Last year, nearly one in five homes had their boilers break down, costing an average of £245 each time it happened.
It’s getting to that time of year when boiler problems start to crop up, and they can cause some of the worst headaches for landlords – outside of the repair cost.
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Boiler breakdown costing £725 million a year
The research, conducted by USwitch, found that the total cost of broken boilers in the UK was £725 million, which on average is £245 for each boiler breakdown.
Unfortunately, a broken boiler can have knock on effects – or be a symptom of other problems.
Dangerous gas leaks can be part of the breakdown, or it could be caused by broken or frozen pipes, particularly as we head into colder weather.
On top of that, if your boiler is out of action for a while, you may have to provide your tenants with alternative accommodation.
Early warning signs of boiler breakdown
USwitch identified the following early warning signs that something could go wrong with your boiler:
Boiler switching off – if your boiler starts turning itself off, it’s often because of an underlying issues, such as low water pressure, a faulty pump, or air in the central heating system.
Leaks – water coming from your boiler is a tell-tale sign that something’s wrong, and can be because of a problem with an internal pump or valve. In cases like these, it’s important to call someone in as soon as possible, so the surrounding areas don’t get damaged and to make sure there’s no more damage to the boiler itself.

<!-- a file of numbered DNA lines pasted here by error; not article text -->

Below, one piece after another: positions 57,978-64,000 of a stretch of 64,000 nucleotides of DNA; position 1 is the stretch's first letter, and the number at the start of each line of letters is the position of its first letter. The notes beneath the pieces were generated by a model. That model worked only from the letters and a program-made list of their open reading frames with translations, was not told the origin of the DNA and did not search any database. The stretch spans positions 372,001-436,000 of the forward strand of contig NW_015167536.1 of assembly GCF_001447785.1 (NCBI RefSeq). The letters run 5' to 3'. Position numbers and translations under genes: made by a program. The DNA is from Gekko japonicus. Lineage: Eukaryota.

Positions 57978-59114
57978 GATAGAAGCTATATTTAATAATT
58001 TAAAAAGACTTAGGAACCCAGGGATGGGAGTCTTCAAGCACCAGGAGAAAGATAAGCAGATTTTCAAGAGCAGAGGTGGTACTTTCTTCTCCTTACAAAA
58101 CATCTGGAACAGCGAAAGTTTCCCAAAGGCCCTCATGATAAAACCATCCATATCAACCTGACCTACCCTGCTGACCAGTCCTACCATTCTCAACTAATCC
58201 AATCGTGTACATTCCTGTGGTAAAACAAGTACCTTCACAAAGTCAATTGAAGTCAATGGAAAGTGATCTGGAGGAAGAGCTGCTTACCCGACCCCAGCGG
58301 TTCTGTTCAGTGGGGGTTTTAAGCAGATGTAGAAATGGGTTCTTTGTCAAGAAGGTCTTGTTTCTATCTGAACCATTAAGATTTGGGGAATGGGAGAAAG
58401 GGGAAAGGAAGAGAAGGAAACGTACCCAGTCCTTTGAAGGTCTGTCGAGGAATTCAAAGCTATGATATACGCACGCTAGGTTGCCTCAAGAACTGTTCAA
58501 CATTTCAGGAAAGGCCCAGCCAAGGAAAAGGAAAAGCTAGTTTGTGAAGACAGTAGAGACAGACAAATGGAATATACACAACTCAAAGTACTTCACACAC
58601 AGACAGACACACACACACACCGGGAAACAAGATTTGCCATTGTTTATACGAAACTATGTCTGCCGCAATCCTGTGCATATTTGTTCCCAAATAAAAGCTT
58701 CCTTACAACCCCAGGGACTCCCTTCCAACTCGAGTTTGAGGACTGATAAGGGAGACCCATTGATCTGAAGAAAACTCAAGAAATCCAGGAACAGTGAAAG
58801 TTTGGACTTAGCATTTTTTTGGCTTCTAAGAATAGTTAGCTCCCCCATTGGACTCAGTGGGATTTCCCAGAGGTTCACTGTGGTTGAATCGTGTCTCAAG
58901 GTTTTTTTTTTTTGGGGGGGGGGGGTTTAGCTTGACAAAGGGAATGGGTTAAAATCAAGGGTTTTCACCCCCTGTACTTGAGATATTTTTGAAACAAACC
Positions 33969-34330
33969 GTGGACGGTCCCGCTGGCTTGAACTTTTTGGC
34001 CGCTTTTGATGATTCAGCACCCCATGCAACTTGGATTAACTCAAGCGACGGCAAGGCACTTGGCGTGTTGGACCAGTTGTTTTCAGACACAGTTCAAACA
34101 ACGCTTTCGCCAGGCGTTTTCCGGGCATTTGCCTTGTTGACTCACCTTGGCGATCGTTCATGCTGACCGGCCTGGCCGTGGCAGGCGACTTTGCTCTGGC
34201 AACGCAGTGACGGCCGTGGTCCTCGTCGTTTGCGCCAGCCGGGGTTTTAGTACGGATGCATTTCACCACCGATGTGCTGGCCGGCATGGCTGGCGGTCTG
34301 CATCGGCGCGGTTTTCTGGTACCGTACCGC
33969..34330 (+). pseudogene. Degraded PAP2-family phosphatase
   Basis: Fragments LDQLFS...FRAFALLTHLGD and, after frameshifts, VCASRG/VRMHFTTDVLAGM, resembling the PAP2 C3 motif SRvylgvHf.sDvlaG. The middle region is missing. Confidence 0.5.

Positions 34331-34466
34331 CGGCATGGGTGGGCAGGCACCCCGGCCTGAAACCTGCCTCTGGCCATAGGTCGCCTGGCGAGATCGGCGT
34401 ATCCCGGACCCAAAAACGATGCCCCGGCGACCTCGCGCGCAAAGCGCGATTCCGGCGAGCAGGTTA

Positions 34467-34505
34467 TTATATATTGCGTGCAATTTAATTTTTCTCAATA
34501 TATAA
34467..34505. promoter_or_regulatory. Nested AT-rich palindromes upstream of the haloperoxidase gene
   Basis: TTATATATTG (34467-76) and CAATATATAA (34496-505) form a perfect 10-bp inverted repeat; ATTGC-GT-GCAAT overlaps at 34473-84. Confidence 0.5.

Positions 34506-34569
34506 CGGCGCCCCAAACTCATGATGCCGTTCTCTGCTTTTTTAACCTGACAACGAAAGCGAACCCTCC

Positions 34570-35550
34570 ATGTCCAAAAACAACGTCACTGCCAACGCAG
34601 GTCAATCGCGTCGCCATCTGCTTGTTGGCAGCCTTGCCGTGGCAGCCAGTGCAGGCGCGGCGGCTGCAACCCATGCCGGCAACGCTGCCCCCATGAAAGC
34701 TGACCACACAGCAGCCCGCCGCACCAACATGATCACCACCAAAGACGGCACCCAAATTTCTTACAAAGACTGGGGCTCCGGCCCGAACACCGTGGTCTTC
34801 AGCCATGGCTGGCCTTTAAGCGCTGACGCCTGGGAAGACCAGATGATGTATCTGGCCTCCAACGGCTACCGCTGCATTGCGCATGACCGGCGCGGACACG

Noise – problems with the boiler’s heat exchanger can lead to unusual banging, hissing or rattling sounds.
Water temperature – not being able to keep hot water at a constant temperature can indicate a problem with the circulator pump – and is inconvenient for anyone wanting to take a shower.
Smelling gas – as well as being an indicator of boiler issues, gas leaks can be very dangerous. In cases like this you (or your tenants) should call the National Gas Emergency number 0800 111 999 immediately. You should then switch off all gas appliances by turning off the supply of gas from the emergency control valve at the gas meter, and open all doors and windows.
Of course, it’s a lot harder to keep your eye on your boiler when you don’t live in the property. But you can advise your tenants to keep an eye out for the above, either by telling them or leaving printed instructions on the boiler. You can also take a look at the boiler when you do your regular inspections.
Getting your insurance sorted
While prevention is better than cure, sometimes things go wrong – particularly in the winter months.
Having a comprehensive landlord insurance policy in place can help, providing cover for things from burst pipes to the cost of giving your tenants temporary accommodation. You can even add in home emergency cover, which gives you access to a 24/7 helpline that you or your tenants can call, as well as £250 towards the repair or replacement of your boiler.